It’s Sunday, the 29th, and I’ve been in Dublin for one week now and it’s the first day I really just got to relax and take it easy. The first week has been very hectic with exploring the city and having orientation every single day of the week. No doubt it’s been a lot of fun meeting new people and discovering all the different parts of Dublin.
On Monday, when I arrived, I got to meet everyone else from the UF program at the airport while we were waiting for our taxi to Griffith College. One of the first things I noticed when I stepped outside the airport was exactly what I had expected Dublin to be like, cold and cloudy. I was shivering even in three layers of clothing while kids from the more northern states were wearing one jacket saying that it was warmer than they’re used to. Once we got in the taxi and it started taking us through the city, I realized many things I had forgotten: the Irish had their own language, Gaelic, they drive on the left-hand side of the road, and that the Irish accent is very strong, at least with my driver. It was less of a culture shock and more of an “oh that’s right, they do things differently here.” Once we got to the college we all had to go through accommodations and get our room keys and all that. My room ended up being pretty nice, but everything else was pretty small, like the bathroom and kitchen area. Of course, I had a nice little nap before grabbing dinner at a nice coffee shop right across the street with the UF group. After that it was lights out at 9pm.
On Tuesday I woke up at 5am thanks to the wonderful jet lag which lasted until Friday. Tuesday we had a walking tour where we had an Irish guide take us around the city. He took us to St. Stephen’s Green, and Trinity college. As we were walking around I noticed how the city’s architecture was not uniformed. For example, one of the buildings might be made out of bricks and look just like a building you would see in Boston but right next to it would be a building made of very nice smooth limestone, and then a very Gothic looking church. Oh, and there are so many churches everywhere and they all look fantastic. St. Stephen’s Green is a very nicely groomed park that’s just amazing to be in.Trinity College was just the same just because it felt like going to school in a castle.
Wednesday was, of course, more orientation in the morning. After that, however, we were taken to Croke Park, the largest sports stadium not only in Ireland, but all of Europe. It holds about 80,000 people and the field is a bit bigger than two football fields side by side. It was actually very amazing being in a stadium as big as that. You could also see a lot of the city once you were at the top of it. One of the strange thing about it was that it’s literally in the middle of a residential area. Later that night we went to a night club called Diceys which is apparently is already infamous within the CAPA group. So the UF group just had to go. They were right, it was insane there. There were kids of all different nationalities there on top of the place have 2 euro pints, which did indeed killed me. It was a very fun night that I could get used to.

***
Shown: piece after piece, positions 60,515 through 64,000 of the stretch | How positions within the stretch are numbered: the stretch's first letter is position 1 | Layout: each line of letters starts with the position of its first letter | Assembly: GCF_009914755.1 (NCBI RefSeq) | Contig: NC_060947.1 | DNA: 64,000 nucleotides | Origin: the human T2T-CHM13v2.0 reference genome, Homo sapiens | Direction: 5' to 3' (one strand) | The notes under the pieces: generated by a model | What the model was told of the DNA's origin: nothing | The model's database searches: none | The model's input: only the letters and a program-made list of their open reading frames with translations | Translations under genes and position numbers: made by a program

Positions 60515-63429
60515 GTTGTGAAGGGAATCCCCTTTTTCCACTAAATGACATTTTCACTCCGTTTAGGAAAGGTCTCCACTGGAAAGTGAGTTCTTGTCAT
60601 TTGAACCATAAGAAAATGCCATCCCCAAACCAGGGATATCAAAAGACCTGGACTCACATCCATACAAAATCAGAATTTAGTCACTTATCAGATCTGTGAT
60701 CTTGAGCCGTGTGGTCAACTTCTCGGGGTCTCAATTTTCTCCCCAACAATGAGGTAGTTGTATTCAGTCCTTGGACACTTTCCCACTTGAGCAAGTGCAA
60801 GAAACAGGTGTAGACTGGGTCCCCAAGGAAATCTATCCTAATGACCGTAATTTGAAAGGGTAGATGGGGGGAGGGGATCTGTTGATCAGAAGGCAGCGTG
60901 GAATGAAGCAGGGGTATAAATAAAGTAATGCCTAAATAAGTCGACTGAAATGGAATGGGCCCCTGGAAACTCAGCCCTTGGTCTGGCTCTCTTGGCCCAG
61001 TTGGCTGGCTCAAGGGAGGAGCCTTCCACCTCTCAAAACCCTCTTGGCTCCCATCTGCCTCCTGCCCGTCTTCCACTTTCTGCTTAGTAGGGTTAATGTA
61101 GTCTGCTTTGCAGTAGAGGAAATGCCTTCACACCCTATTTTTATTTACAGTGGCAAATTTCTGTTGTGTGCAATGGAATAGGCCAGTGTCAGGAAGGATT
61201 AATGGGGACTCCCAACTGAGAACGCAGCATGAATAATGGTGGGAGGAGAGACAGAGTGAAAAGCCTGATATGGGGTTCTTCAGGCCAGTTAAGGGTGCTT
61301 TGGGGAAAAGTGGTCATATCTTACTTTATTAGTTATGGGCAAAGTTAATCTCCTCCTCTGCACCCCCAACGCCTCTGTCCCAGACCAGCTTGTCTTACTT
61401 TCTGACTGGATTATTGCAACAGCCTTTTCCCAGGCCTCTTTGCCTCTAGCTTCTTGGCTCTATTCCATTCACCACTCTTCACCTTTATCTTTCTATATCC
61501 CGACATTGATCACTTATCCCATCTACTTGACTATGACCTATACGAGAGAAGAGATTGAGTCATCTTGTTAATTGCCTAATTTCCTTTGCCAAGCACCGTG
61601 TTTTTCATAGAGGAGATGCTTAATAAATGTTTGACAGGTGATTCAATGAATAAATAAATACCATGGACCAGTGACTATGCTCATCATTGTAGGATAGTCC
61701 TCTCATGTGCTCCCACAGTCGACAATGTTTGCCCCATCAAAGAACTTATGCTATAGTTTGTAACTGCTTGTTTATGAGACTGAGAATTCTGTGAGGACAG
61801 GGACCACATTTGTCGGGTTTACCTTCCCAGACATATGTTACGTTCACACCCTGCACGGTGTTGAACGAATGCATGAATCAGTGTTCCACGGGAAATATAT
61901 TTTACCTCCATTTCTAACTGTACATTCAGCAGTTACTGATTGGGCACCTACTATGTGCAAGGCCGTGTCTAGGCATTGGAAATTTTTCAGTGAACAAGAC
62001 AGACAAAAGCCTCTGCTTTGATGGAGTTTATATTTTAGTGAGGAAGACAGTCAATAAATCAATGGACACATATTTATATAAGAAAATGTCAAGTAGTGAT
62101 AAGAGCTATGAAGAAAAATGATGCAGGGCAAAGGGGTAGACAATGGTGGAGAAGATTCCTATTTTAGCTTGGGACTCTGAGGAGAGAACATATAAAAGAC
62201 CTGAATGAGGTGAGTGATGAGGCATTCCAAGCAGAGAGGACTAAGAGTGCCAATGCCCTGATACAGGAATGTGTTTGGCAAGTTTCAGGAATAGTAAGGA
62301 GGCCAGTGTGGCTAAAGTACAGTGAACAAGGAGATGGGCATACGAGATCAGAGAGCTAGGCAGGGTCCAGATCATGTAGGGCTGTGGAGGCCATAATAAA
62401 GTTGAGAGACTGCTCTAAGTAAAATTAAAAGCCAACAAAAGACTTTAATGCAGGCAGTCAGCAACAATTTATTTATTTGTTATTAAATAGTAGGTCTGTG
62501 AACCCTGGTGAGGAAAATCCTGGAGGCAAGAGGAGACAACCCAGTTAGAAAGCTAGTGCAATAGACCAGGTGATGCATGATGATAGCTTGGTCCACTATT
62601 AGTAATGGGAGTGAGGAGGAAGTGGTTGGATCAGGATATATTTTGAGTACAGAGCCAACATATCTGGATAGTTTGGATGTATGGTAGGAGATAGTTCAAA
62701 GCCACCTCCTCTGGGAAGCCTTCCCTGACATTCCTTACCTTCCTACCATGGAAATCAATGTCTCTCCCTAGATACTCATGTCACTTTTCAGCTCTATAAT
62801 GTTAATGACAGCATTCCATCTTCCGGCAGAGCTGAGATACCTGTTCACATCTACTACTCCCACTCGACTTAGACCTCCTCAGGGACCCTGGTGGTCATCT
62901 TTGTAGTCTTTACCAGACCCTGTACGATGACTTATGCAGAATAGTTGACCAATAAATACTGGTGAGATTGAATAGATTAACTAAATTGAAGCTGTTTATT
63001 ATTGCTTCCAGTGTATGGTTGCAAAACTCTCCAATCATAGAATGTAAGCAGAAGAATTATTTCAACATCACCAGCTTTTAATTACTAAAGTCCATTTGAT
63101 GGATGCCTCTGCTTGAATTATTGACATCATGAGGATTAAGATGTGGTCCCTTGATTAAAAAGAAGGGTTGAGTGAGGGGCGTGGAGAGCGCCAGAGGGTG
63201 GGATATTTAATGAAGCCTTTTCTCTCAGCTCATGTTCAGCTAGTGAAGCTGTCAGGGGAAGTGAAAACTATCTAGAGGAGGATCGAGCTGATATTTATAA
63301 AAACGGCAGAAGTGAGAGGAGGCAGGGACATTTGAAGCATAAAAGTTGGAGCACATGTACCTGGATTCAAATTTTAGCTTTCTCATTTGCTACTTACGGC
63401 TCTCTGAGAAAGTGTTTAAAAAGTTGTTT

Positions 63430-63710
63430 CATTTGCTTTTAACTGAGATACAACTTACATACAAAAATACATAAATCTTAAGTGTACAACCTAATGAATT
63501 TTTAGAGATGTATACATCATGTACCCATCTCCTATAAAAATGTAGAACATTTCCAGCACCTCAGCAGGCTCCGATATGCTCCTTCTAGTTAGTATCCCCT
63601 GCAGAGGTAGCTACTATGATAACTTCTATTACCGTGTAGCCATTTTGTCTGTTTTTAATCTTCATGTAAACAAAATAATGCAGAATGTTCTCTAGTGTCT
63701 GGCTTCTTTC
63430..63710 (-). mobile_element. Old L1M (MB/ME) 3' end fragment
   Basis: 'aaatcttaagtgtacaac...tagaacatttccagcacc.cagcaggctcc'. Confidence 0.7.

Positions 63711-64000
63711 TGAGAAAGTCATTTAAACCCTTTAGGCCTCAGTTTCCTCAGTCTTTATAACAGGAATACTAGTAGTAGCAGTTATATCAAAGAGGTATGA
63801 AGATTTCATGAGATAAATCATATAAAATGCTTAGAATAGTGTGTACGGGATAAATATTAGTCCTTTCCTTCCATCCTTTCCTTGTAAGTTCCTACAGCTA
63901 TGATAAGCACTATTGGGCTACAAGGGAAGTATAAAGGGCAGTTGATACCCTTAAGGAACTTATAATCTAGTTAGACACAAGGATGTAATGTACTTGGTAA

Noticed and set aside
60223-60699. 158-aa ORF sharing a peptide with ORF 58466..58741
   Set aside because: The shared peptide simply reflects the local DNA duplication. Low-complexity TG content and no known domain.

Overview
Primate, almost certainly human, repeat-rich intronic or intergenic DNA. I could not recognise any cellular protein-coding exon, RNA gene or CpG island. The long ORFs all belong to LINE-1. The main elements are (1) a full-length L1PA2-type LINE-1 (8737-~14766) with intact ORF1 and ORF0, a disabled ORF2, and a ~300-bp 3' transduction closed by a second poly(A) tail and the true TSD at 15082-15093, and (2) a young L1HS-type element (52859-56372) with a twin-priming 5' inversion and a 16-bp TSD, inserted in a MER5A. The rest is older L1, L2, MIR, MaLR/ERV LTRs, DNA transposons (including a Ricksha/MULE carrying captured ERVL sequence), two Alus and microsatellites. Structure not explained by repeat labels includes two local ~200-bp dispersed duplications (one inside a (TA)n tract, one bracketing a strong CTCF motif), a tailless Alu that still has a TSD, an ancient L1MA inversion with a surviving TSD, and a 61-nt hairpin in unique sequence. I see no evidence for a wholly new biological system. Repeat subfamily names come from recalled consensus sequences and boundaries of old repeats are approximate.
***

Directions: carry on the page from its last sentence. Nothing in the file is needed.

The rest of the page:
Thursday and Friday were, that’s right you guessed it, more orientation. Friday night my apartment hosted a pregame to go out into the night. We ended up at a bar up in Temple Bar, which is an area known to be very touristy, after getting lost a couple of times. It was a lot fun actually, despite the 5 euro pints. I had a very good time being able to interact with more of the kids outside of the UF group, just because they all came from so many different places. I was amazed at how easy it was to get to know them and become friends with them. I think it has to do with how we’re all in it together, from working hard to playing hard.
Saturday we got to explore a couple of more places such as the Irish Museum of Modern Art, which used to be a mental hospital but basically a castle, and the Guinness storehouse, which was a tour of their factory. Both very amazing places to visit for both the sightseer and the alcoholic.
All in all this first week has been nonstop exploration and full of adventures. It’s been filled with making new friends and seeing new sights. It’s been getting used to walking an average of 20,000 steps, the freezing cold, and navigating the city. I’m loving every moment of it and I couldn’t have asked for a better week into something I was once nervous about. I’m really glad I made the decision to go. I know I’m only going to fall more in love with the city and country as the time passes. I know this will be a chapter in my life I’ll remember forever.